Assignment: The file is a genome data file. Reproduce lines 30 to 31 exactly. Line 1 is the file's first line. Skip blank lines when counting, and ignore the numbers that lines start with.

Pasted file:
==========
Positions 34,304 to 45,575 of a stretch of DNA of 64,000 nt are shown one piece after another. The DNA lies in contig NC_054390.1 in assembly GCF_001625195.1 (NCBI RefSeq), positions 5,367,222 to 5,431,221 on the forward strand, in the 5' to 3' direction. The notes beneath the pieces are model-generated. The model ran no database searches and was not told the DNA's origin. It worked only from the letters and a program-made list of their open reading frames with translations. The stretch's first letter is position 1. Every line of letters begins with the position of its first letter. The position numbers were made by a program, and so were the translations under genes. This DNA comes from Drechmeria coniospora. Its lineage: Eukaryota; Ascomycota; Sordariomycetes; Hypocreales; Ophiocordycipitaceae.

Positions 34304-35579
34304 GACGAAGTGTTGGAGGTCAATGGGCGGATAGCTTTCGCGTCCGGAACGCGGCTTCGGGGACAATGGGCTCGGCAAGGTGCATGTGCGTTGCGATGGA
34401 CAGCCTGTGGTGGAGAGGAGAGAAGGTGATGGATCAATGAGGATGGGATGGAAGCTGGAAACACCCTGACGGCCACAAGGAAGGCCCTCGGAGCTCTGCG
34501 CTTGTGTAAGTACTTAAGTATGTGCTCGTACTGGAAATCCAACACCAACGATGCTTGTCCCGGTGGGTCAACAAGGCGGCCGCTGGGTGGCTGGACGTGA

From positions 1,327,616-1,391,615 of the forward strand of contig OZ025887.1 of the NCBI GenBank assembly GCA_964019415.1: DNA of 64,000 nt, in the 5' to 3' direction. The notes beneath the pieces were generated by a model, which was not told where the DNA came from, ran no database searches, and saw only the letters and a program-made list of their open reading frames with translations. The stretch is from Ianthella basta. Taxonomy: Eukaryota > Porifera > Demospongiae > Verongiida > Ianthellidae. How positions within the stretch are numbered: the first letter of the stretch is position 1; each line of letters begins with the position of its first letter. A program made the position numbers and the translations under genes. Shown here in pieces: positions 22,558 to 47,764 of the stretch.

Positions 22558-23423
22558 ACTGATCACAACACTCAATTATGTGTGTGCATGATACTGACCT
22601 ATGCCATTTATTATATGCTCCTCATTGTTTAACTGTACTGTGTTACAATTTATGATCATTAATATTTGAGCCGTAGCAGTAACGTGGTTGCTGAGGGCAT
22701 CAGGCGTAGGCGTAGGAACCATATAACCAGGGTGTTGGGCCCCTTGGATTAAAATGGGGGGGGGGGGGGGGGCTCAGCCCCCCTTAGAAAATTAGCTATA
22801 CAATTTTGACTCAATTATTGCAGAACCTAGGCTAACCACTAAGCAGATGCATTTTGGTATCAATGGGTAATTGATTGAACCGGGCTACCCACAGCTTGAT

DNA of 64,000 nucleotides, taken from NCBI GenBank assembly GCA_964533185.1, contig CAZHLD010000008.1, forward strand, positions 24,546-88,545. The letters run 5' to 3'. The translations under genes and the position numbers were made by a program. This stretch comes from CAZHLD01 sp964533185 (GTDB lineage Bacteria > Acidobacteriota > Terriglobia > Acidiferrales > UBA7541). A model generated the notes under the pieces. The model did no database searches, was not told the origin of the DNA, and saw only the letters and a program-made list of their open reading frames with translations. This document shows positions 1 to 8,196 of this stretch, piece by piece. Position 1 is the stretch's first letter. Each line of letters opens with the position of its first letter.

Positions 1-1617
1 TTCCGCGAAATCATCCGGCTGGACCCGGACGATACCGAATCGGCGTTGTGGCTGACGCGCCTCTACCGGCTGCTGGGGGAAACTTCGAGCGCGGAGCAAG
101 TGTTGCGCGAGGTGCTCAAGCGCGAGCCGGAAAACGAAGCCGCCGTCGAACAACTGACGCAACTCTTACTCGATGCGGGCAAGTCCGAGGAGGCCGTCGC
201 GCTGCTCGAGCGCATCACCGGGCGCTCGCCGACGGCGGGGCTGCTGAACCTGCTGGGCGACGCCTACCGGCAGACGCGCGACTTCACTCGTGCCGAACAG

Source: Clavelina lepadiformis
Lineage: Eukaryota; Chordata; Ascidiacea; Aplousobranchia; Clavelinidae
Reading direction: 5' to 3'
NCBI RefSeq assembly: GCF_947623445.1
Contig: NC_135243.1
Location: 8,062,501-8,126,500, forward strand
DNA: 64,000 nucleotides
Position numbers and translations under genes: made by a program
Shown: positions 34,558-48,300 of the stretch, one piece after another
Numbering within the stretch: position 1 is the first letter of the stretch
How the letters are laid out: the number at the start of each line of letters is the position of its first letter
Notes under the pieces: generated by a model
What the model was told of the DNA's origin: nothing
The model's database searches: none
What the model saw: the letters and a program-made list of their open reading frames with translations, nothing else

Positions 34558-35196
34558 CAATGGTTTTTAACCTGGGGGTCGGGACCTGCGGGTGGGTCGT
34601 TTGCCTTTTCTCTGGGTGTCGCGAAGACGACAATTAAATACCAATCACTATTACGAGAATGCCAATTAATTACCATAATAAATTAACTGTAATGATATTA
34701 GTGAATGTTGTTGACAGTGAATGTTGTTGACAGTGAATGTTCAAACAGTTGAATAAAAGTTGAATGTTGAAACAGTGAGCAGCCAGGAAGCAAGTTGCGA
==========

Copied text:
The model's database searches: none
What the model saw: the letters and a program-made list of their open reading frames with translations, nothing else